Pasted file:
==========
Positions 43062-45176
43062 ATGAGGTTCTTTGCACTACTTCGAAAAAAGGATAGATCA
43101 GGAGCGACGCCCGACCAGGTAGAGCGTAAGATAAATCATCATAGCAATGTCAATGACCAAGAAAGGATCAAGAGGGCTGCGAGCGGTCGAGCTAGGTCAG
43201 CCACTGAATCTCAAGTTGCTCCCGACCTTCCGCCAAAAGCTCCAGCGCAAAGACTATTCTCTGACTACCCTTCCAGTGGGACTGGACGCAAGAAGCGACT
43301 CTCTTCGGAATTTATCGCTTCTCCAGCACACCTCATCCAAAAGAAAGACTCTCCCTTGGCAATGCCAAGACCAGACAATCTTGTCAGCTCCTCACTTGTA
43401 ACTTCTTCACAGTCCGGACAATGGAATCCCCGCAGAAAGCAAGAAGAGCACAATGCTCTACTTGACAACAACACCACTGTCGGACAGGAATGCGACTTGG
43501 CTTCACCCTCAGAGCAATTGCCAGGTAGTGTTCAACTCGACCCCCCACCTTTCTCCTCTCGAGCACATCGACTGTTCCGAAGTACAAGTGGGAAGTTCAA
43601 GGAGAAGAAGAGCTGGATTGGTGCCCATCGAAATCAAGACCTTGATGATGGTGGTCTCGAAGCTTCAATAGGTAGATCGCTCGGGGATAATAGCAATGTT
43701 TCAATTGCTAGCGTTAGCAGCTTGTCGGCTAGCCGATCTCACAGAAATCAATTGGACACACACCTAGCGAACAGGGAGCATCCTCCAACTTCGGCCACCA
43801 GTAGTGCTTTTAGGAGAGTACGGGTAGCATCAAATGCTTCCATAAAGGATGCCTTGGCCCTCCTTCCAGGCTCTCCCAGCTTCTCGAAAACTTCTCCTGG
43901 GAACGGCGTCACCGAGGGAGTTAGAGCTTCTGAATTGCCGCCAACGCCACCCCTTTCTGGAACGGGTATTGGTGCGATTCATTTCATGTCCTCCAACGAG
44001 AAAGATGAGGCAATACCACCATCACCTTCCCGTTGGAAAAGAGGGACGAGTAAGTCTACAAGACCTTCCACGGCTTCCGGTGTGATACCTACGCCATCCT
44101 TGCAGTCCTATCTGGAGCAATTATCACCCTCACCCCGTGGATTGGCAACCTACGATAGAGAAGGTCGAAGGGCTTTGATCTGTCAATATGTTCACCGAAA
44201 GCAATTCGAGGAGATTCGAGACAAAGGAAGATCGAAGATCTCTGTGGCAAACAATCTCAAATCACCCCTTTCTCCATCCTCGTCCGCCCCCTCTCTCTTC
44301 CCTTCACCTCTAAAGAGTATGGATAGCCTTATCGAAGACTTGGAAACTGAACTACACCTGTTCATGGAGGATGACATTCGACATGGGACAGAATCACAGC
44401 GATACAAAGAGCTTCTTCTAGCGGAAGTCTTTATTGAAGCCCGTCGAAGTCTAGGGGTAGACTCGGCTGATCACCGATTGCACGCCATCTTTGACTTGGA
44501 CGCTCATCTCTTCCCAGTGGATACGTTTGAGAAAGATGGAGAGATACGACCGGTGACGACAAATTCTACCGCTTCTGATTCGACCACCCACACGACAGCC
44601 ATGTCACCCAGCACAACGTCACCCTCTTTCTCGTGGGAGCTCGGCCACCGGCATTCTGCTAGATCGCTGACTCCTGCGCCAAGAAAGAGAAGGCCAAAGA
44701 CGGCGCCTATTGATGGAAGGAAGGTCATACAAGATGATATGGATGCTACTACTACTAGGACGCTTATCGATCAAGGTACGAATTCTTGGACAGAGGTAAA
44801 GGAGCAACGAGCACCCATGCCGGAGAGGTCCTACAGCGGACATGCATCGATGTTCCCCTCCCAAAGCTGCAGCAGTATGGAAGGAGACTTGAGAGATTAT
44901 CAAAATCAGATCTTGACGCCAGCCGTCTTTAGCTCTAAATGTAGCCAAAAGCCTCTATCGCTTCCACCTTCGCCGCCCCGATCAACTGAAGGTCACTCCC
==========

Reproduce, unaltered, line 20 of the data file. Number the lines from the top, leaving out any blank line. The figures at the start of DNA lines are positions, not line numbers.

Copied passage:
44801 GGAGCAACGAGCACCCATGCCGGAGAGGTCCTACAGCGGACATGCATCGATGTTCCCCTCCCAAAGCTGCAGCAGTATGGAAGGAGACTTGAGAGATTAT